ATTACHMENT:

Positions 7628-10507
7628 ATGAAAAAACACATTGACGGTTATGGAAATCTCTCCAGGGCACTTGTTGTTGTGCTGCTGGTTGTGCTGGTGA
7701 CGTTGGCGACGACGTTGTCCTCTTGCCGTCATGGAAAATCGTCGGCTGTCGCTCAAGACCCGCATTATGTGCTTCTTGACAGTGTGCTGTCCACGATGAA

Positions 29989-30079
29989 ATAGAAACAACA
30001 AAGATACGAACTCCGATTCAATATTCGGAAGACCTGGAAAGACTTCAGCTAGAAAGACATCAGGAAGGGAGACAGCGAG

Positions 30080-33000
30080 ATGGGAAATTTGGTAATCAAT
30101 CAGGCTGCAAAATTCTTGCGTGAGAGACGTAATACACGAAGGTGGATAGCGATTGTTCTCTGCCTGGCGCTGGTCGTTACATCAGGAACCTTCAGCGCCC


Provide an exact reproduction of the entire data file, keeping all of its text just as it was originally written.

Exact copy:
Positions 7628-10507
7628 ATGAAAAAACACATTGACGGTTATGGAAATCTCTCCAGGGCACTTGTTGTTGTGCTGCTGGTTGTGCTGGTGA
7701 CGTTGGCGACGACGTTGTCCTCTTGCCGTCATGGAAAATCGTCGGCTGTCGCTCAAGACCCGCATTATGTGCTTCTTGACAGTGTGCTGTCCACGATGAA

Positions 29989-30079
29989 ATAGAAACAACA
30001 AAGATACGAACTCCGATTCAATATTCGGAAGACCTGGAAAGACTTCAGCTAGAAAGACATCAGGAAGGGAGACAGCGAG

Positions 30080-33000
30080 ATGGGAAATTTGGTAATCAAT
30101 CAGGCTGCAAAATTCTTGCGTGAGAGACGTAATACACGAAGGTGGATAGCGATTGTTCTCTGCCTGGCGCTGGTCGTTACATCAGGAACCTTCAGCGCCC